Monday, 25 April 2011

Snow Vandals

Help us welcome James Kellogg, author of E-Force, a thriller that releases from Wild Child Publishing May 10th. While this view may not be popular to snowboarders, being an alpine skier, I can completely relate. (grin)

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Another Rocky Mountain winter is retreating under the onslaught of Spring. I've strapped on the skis, Telemark and Alpine, for the last time until November. It's been an epic season. Ripping turns through bumps, carving first tracks in powder, catching all rocked! Memories will be etched in my brain long after the last patch of snow gives way to wildflowers and mountainbike trails. I recall powder-choked steeps, monster mogul fields, wind-blown cornices...and snowboarder punks.

The image of one particular crisp Colorado morning suddenly hijacks my thoughts. I see mountains draped in a blanket of snow after a big overnight blizzard. The clouds had blown out and the slopes glistened like fields of diamonds under the rising sun. Not a single cloud blemished the azure blue sky when I hopped an early chair up the mountain that day. I was en route to powder extraordinaire!

My anticipation rose as the lift climbed higher. Like an eagle, I soared closer to upper Primo. It's studded with beautiful moguls. From a distance the ski run resembles the dimpled surface of a golf ball. Gliding closer, I admired the champagne powder coating the bumps like frosting. It looked so sweet. In minutes, I would be picking a line and dropping in on my descent.

In an awful instant, my heart sank. A half-dozen twenty-somethings in baggy pants and audacious-colored jackets came into view at the top of the run. They were lounging on their butts, a universal behavioral trait of snowboarders. It had to be a mirage. I rubbed my eyes, but couldn't erase the dreaded snowboards fastened to their moon boots. No!!

I felt like I was watching a passenger train hurtling toward a bus stalled on the tracks. There was nothing I could do to stop it. I watched in horror as the snowboarder punks rose and peered down the slope. Riding a fluorescent green board and dressed in loud plaid, the first one slid off the precipice and careened into my mogul paradise.

Neglecting to take a winding line between the bumps, the snow vandal turned his gaudy board sideways like a snowplow. He plummeted straight downward. The edge of the board had the effect of a razor blade on facial stubble. "Turn through the bumps! Turn!" I hollered as they pass below my dangling skis. Flipping me his middle finger, the punk and his unskilled minions scraped downhill with uncaring abandon. It was as devastating as strip mining. The beautiful mogul run was ravaged.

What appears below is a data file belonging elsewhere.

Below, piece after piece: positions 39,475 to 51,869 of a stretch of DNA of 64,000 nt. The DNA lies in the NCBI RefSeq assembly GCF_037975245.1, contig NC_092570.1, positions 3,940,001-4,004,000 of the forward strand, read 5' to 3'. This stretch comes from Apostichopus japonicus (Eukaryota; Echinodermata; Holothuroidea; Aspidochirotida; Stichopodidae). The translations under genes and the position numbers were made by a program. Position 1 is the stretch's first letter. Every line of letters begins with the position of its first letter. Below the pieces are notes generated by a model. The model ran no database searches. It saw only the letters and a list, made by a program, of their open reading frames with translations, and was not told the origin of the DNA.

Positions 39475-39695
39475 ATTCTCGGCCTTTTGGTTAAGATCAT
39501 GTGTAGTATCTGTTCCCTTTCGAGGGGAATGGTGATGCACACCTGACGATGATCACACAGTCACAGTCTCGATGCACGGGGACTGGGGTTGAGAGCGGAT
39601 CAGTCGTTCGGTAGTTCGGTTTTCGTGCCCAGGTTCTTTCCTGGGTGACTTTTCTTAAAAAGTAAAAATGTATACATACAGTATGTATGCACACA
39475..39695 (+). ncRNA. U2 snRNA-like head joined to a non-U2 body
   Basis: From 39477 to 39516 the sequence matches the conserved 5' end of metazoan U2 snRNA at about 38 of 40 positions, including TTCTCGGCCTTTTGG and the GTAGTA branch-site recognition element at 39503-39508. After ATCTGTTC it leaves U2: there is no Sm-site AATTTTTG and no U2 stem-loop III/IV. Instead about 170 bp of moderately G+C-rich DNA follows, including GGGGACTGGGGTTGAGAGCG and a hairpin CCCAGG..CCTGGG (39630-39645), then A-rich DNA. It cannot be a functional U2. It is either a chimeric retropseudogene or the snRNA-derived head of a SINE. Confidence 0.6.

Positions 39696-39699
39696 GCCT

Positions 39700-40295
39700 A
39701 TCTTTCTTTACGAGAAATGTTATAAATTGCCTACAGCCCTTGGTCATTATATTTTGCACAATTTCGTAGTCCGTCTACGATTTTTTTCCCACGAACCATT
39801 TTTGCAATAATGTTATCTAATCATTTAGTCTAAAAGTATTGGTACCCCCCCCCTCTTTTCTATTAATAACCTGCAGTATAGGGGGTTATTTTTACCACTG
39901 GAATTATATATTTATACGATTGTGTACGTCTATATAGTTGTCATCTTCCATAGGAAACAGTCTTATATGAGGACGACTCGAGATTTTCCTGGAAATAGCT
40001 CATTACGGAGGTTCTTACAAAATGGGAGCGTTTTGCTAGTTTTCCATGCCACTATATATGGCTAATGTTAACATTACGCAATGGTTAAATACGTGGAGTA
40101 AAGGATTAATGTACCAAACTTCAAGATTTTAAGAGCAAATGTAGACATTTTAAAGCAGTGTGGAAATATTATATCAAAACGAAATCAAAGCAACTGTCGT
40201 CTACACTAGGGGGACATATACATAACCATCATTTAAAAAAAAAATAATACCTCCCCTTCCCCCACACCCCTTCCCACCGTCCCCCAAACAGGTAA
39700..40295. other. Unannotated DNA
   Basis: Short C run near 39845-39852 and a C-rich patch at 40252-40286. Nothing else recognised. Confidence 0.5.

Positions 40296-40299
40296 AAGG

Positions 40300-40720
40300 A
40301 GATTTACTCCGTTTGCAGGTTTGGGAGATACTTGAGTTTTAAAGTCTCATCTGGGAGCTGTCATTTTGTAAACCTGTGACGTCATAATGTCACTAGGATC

Despite the disappointment, I managed to find a few unspoiled powder stashes to salvage the morning. At lunchtime I cruised back down to the lodge. Much to my dismay, it was nearly impossible to walk in the vicinity of the ski racks. The area was littered with snowboards, one of them fluorescent green. The snowboarder punks leave them at whatever spot they happen to disconnect boots from bindings. I remember eyeing the empty spaces in the ski racks. That day I had enough.

Without another thought, I grabbed an armful of boards, including the blinding green one, and trudged toward the end of the deck. Another skier nodded approval and joined me in the endeavor. We dumped the boards behind a heap of snow and gave each other knuckles. "That'll keep from tearing up terrain for a little bit," I declared to my vigilante comrade.

Not long afterward, I relaxed at one of the tables on the deck. Can't beat brown-bagging it outside in the sun. My shoulders slumped when snowboarders besieged the table next to me. Immediately my gaze fell upon the kid in the loud plaid suit. The fallout from those guys was inescapable.

While I wolfed down the last bites of a sandwich, the inane conversation of the snowboarder punks invaded my ears. Uttering tirades of four-letter words, they were like gangster rappers who couldn't rap. Stupidity is often contagious. I remember being cognizant of becoming dumber with each second I was within earshot of that clan.